Under a new agreement between Pearson and the Eminata Group, students at three for-profit colleges in Canada will begin getting their course content exclusively via Apple iPads, the companies announced on Monday. Beginning in September, all new students enrolled at CDI College, Vancouver Career College and Reeves College will get iPads from Eminata, which operates the colleges, and will buy e-textbooks from Pearson. Over the next three years, all programs at the colleges will deliver their course content via Pearson's iPad-optimized e-texts.
Higher Education Quick Takes
Sprint has sued Blackboard, claiming that the latter company isn't living up to its end of a deal in which Sprint thought it would have advantages in marketing the use of Blackboard learning management systems on smartphones, Seeking Alpha reported. (Seeking Alpha is a news service focused on stock and business trends.) Blackboard disputes Sprint's assertions. Mobile use of Blackboard services is popular with students and has been a growth area for the company.
A former graduate student has sued Webster University, arguing that he was unfairly dismissed from a master's program in counseling for his lack of empathy, The St. Louis Post-Dispatch reported. The suit also alleges that he may have been punished for criticizing the program. The student says that his grades were good, and that he was not given a chance to improve when questions were raised about his ability during work in the field to show empathy. The university declined to comment on the case.
This month saw one of the more unusual college firings in recent years, with an order of nuns dismissing the president and the board of Our Lady of Holy Cross College, in Louisiana. In his first interview since the dismissal, the Rev. Anthony De Conciliis, the ousted president, said he was given no reason for the dismissal, that he had received good reviews, and that he still doesn't know why he and the board members were fired, The New Orleans Times-Picayune reported. Myles Seghers, the interim president, said in a statement that he also couldn't explain the dismissal.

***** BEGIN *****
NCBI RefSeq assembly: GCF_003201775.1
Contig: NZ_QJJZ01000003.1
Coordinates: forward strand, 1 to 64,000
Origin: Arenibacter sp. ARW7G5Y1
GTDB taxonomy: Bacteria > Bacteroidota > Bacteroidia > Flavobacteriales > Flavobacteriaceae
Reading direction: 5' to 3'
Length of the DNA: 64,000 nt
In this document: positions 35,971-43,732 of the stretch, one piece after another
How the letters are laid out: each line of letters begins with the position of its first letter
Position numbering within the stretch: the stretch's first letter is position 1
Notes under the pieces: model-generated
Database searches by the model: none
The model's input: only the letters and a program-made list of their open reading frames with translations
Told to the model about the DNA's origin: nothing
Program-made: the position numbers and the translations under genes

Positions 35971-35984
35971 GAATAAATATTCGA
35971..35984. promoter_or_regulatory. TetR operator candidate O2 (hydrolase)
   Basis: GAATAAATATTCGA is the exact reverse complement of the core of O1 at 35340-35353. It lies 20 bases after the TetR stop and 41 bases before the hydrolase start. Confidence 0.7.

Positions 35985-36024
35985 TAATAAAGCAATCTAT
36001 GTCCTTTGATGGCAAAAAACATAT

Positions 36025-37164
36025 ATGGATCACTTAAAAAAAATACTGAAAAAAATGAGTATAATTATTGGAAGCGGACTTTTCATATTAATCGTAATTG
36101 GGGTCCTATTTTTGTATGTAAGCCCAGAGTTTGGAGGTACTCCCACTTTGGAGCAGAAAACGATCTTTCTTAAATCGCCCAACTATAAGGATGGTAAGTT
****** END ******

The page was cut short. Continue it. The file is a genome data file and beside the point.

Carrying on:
The University of Indonesia is facing considerable criticism for awarding an honorary degree to King Abdullah of Saudi Arabia, The Jakarta Post reported. The university says that the honor was appropriate because of the king's work on behalf of moderate Islamic teachings, interfaith dialogue and various humanitarian efforts. But Saudi Arabia has become deeply unpopular in Indonesia since the beheading, two months ago, of an Indonesian maid who was working in the country and was accused of murder. Her execution has focused attention on what many see as the abuse of impoverished Indonesians working in Saudi Arabia, many of whom say they have no rights.
The University of Southern California on Sunday announced a $6 billion fund-raising campaign, which would be the largest ever in higher education, The Los Angeles Times reported. Half of the funds would be used to increase the size of the university's endowment (to support faculty hiring and student aid in particular) and the rest would support construction and research. In December, Columbia University upped its campaign total to the then-record of $5 billion. Harvard University is currently planning a campaign that could top the USC goal.
Nearly half of those who've graduated college in the last decade report having taken a course online, but only 28 percent of Americans under 30 say that a course taken online "is equal in value to a course taken in person," according to a report on online education published Sunday by the Pew Research Center. The report is based on a survey of 2,142 adults last spring.
The California Supreme Court will decide whether the State Bar must release data that might show racial patterns in performance on the state's bar exam, The San Francisco Chronicle reported. Richard Sander, a law professor at the University of California at Los Angeles, wants the information (with demographic information but not the names of test-takers) to test theories about the impact of affirmative action at private law schools in the state. Sander has argued that affirmative action policies at the law schools result in the admission of students who cannot perform well on the bar exam.
The University of California at San Diego, facing budget cuts, is in the midst of selling 150,000 books, California Watch reported. The books will be sold where possible or donated. The university's libraries are currently facing a cut of 12 percent (around $3 million), on top of $5 million in cuts since 2008.
The City of Chicago and the University of Chicago announced a deal on Friday that is intended to speed development -- by the city and the university -- of the university's Hyde Park neighborhood. Pledges about mutual planning and communication are designed to prevent zoning and other delays that have hindered construction projects. The announcement, from Mayor Rahm Emanuel, said that the deal came out of informal discussions he started with the leaders of universities in the city. The university currently has a $1.7 billion capital program for the next five years.